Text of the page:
survey is complete we should know whether Lezgi and Udi, the other two Nakh-Daghestanian
languages with histories of spread and inter-ethnic use, both notably non-complex, neither in

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the Avar sphere, use causativization more than their non-spreading neighbors.) Transparency
and non-complexity characterize languages that have absorbed many second language learners
(Trudgill 2009, Szmrecsanyi & Kortmann 2009), and this is exactly consistent with their distribution
in ND.
    NPB found that the causativizing lexicon is remarkably consistent and transparent cross-
linguistically and (on informal observation) easily learned. I suggest that for this reason the transi-
tivizing type, specifically causativization, has expanded as a pure contact effect in the Avar sphere.
I also mention three possible parallels outside of the Caucasus.

Koichi Nishida
Tohoku University
Logophoric first-person terms in Japanese and generalized conversational implicatures

     This study discusses the logophoric use of first-person terms (FPTs) in Japanese like watasi
‘I.’ Unlike I in English, Japanese FPTs can indicate coreference with other third-person terms in
the same context, instead of referring to the actual speaker. Logophoric FPTs are observed cross-
linguistically. In Japanese, they occur both inside and outside of complement clauses. Japanese
does not formally distinguish between direct speech and indirect speech complements, and the
complements that accept logophoric FPTs are selected based on the logocentric verb hierarchy
(cf. Stirling 1993). In the hierarchy, the occurrence of the inherent logophoric term zibun ranges
from the complements of highest-ranked communication verbs like iu ‘say’ to those of lowest-
ranked perception verbs like kiku ‘hear,’ but logophoric FPTs occur only in the former comple-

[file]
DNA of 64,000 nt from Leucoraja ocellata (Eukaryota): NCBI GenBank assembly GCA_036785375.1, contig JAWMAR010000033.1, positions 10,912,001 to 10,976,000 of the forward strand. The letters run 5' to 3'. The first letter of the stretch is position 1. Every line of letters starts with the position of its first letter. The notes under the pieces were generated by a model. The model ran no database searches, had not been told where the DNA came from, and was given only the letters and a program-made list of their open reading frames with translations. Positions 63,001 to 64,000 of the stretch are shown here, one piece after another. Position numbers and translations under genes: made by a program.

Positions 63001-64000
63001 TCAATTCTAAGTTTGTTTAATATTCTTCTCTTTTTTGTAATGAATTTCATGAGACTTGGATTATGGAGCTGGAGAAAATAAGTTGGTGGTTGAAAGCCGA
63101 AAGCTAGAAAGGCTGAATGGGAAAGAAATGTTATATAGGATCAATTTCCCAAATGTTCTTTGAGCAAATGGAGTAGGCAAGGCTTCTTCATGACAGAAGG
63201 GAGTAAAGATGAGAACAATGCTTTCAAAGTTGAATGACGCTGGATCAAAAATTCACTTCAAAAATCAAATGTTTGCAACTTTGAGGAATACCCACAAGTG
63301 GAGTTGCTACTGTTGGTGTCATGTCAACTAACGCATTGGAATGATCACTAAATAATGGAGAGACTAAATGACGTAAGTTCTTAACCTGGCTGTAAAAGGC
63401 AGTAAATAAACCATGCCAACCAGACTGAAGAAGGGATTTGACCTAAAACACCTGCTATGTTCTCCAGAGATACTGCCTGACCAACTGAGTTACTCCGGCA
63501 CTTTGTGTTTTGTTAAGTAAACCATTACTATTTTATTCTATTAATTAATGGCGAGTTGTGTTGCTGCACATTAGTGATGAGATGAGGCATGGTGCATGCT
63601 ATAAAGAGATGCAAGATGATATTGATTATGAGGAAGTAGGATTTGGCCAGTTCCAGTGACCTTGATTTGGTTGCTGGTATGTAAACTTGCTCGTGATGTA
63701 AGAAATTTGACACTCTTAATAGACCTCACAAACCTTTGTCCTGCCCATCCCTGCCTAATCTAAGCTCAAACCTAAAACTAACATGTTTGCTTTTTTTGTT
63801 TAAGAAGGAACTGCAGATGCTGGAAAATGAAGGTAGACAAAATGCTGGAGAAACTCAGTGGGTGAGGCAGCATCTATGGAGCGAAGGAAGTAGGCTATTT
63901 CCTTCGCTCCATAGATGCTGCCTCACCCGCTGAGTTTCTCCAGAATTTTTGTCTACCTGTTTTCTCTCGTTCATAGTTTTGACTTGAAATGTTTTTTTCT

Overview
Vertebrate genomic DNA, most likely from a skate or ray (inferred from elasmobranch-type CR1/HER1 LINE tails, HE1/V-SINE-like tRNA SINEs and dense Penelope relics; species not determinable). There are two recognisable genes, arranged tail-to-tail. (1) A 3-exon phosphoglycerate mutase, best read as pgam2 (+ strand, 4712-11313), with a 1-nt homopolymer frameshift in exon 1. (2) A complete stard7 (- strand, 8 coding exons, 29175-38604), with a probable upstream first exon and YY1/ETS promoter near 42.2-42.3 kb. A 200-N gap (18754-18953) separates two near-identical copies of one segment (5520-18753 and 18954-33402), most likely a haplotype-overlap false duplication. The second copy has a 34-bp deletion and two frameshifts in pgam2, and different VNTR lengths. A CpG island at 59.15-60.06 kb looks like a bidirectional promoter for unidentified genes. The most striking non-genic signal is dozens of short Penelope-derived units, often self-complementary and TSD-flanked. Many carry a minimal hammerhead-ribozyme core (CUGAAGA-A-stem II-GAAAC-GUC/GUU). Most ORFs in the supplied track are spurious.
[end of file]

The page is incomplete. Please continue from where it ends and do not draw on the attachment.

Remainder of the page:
ments in which they are taken to be coreferential with the matrix subject functioning as a message
source. They also occur in the titles of magazine articles, which are formally noun phrases with
relative clauses whose verbs denote activities with which the topic person is regarded as a message
source. It is argued that the logophoric reading of FPTs is a generalized conversational implicature
(cf. Levinson 2000) which is attached, not to the FPTs themselves, but to the function of a message
source. This suggests that the so-called monster operator (cf. Kaplan 1977, Schlenker 2003) is prag-
matically analyzed as the hearer’s inference for an independent message source, as distinguished
from the actual speaker.

Asya Pereltsvaig
Stanford University
On morphological, semantic and syntactic number

    Several recently proposed accounts directly relate morphological number to semantic number,
specifically by assigning morphologically plural nouns an inclusive (‘one or more’) rather than
an exclusive (‘more than one’) interpretation. The inclusive plural reading is said to come to the
fore in certain, e.g., downward-entailing, contexts. However, if cross-linguistic data is considered,
these accounts miss: (a) the link between number-neutrality and certain syntactic properties,
which are symptomatic of these nominals being bare NPs (cf. Pereltsvaig 2006); (b) the possibility
of “inclusive singulars” (i.e., nominals which are number-neutral but morphologically singular